Last week, the Library of Congress (LOC), the nation’s largest library, announced a partnership with the Digital Public Library of America, the nation’s largest digital library. The first fruits of that collaboration—5,000 maps from the Revolutionary War, Civil War, and panoramic map collections—are available immediately, with many more to come. However, you don’t have to be an historian or cartographer to appreciate why this partnership is a big deal.
The Library of Congress isn’t just the nation’s de facto library, but also the largest library in the world. It’s an institution that Americans can and should celebrate and, under the leadership of Librarian Carla Hayden, the LOC has crafted an ambitious strategic plan that will greatly expand its online presence. Digitization will benefit students, educators, researchers, and all inquisitive citizens, particularly those who do not live within commuting distance of Washington D.C.
Perhaps more importantly, this announcement signals a conceptual shift at the quintessential US library: from an edifice to a network of brick-and-mortar facilities and online resources.
When she announced the partnership, Hayden described the Digital Public Library of America as a “new door through which the public can access the digital riches of the Library of Congress.” The metaphor of a doorway is an apt one: the DPLA serves as a portal to some 14 million digital materials available at more than 2,000 universities, libraries, archives, and cultural institutions. For end-users, the DPLA grants open access to resources across institutions, with transparent data policies and a public API through which developers can create their own tools.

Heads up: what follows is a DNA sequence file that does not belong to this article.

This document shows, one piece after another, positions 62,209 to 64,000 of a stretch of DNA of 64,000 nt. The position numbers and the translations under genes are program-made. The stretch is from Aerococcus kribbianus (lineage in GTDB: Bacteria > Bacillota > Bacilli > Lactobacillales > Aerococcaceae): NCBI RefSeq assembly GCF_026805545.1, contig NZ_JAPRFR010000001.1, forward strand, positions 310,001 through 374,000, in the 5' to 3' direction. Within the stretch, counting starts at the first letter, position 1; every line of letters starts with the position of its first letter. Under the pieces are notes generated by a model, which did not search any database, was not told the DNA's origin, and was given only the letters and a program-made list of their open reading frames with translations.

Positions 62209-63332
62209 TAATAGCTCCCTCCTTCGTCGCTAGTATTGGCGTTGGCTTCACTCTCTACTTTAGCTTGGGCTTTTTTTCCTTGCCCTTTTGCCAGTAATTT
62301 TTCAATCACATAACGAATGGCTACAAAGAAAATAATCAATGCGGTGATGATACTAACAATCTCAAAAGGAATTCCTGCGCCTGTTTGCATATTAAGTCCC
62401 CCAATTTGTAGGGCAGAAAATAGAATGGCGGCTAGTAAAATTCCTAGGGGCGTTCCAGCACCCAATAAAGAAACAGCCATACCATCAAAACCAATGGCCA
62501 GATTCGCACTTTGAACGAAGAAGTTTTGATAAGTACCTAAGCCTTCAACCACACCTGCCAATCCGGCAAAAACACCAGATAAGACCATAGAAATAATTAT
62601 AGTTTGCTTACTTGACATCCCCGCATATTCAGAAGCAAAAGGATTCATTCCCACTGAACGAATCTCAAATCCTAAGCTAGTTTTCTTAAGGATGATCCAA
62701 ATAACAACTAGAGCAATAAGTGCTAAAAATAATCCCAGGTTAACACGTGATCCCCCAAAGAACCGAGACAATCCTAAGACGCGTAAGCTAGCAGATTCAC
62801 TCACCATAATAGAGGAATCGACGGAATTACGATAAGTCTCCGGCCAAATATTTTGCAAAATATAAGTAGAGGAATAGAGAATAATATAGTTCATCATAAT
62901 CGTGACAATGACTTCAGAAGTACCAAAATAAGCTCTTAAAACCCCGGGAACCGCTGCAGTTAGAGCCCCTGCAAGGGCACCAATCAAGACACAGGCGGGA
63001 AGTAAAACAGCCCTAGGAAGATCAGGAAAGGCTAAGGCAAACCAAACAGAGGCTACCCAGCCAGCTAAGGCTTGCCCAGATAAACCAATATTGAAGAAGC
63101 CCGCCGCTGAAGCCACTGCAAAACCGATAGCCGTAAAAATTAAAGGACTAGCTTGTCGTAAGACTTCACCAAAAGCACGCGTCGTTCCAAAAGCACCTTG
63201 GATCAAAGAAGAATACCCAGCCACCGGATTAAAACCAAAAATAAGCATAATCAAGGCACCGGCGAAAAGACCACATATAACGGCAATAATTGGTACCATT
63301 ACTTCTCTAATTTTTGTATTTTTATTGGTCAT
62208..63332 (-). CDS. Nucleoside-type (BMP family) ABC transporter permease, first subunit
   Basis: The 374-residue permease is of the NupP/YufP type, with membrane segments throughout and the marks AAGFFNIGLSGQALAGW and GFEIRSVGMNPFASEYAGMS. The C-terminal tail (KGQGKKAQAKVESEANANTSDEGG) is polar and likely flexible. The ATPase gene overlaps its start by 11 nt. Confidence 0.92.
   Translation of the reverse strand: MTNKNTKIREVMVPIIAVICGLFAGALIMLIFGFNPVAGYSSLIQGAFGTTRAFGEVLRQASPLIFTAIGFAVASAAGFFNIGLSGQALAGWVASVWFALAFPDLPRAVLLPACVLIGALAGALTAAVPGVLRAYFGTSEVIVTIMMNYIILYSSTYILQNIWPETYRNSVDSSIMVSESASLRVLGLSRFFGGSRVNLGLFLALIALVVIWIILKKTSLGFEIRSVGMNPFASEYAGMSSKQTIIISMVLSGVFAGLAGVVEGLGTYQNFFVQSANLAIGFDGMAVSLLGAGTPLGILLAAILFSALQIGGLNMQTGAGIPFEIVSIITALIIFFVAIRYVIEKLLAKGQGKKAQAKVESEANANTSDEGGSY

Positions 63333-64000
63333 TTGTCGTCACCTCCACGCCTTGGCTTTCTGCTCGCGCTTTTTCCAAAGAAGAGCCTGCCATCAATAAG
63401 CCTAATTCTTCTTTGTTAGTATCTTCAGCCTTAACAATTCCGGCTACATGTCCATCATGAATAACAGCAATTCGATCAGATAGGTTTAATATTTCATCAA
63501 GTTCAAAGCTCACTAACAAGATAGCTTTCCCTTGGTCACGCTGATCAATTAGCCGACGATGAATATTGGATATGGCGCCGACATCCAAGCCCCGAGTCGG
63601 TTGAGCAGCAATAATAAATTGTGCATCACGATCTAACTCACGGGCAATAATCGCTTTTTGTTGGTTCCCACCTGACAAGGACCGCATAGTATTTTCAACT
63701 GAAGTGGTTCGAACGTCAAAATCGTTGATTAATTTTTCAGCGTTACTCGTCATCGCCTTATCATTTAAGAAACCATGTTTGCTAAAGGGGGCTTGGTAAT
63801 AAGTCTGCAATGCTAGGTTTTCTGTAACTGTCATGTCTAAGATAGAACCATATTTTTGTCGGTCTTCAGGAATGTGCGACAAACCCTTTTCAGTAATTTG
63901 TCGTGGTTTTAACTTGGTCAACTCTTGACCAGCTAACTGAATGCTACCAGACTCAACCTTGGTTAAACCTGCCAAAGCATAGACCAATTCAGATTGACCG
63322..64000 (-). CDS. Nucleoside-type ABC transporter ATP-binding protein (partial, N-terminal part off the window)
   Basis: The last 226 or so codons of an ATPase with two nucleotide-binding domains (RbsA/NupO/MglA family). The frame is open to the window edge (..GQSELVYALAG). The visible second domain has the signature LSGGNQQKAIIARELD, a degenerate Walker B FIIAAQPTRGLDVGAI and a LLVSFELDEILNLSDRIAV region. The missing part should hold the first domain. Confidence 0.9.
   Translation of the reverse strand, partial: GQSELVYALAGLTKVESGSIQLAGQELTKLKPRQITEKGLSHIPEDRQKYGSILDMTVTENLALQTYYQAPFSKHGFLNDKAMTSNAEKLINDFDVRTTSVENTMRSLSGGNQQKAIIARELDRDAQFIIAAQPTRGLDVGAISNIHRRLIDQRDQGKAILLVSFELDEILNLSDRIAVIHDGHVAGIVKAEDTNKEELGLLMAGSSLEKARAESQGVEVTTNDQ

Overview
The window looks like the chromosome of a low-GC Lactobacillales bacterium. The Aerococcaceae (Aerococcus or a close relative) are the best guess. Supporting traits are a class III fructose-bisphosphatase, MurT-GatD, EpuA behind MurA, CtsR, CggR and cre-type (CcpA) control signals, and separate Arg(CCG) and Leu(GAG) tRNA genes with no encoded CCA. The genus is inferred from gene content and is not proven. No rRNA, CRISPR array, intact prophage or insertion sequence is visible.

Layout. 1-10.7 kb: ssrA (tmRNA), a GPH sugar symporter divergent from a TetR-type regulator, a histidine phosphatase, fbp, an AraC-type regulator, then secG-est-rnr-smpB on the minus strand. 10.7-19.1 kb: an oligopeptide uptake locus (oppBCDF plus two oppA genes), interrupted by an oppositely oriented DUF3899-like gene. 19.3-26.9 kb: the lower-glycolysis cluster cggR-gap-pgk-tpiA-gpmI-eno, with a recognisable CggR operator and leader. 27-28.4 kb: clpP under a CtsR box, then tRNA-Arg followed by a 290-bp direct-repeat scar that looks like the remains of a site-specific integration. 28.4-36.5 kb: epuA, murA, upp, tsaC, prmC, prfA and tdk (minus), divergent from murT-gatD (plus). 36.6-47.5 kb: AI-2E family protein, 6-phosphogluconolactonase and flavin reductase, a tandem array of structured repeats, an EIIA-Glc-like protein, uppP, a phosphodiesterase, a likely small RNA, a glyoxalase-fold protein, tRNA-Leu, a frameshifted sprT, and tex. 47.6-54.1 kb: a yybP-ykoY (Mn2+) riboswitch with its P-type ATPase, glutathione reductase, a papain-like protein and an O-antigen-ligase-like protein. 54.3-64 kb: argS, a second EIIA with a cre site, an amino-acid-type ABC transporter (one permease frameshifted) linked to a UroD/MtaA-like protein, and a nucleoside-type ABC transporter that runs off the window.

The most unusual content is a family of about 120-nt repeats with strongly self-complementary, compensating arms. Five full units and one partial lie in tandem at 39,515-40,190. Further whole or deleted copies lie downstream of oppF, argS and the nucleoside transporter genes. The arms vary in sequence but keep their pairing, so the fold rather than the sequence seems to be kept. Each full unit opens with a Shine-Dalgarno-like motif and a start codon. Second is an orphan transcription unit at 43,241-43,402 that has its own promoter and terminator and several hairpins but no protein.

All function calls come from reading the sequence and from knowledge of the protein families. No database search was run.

By the same token, the DPLA also serves as a doorway between cultural institutions, through which curators, archivists, and technologists can share standards and best practices. I spoke with Dan Cohen, executive director at the DPLA, to learn more about the partnership and about how the DPLA operates as a platform for institutional collaboration.
Maps and Magnets
As a map enthusiast, I was delighted to explore the first batch of materials released by the LOC. Visitors can browse one of the earliest maps of the continental United States, a sketch of the battlefield of Gettysburg, or even a late-nineteenth-century panorama of Key West. Every item is available in a host of file sizes and formats. For example, patrons can download the Key West panorama as a tweet-worthy GIF or a poster-sized tiff.
I’m not the only one with an affinity for historical maps. Cohen explained that the two institutions wanted to launch the partnership with what he called magnet content, resources unique to the LOC but still relevant to a general public. Staff at the institutions have identified still more magnet content from five additional collections, totaling over 145,000 items. Highlights include 1850s-era daguerreotypes of Washington D.C., hundred-year-old photos of New York, color lithographs of Chicago and Boston, as well as some of the earliest photographs of American rural life.
Future materials won’t necessarily be restricted to maps and photographs. In addition to digitizing sheet music, Cohen suggested that the DPLA and LOC are eager to digitize other media. “Our goal is to make as many materials as we can openly available to the general public,” he explained. “We would love to include audiovisual material, and we’re working closely with the staff at the Library of Congress.”
As it stands, the LOC has digitized numerous materials from the New Deal-era, including interviews with former slaves and early folk-music recordings. In working with the DPLA, the LOC has shared standards and best practices that will support efforts of smaller institutions across the country.
Content and Service Hubs
The DPLA comprises two kinds of hubs. The first, content hubs, comprise major cultural institutions like HathiTrust Digital Library, the New York Public Library, and now the LOC. These libraries, museums, and archives commit to providing and maintaining digital materials and metadata.
For example, one of the earliest such partners, Harvard Library, posted medieval and Renaissance manuscripts, digital scores and libretti, and various daguerreotypes. While those resources live at Harvard, which assumes control of responsibility for those materials, digital materials are publicly available via the DPLA.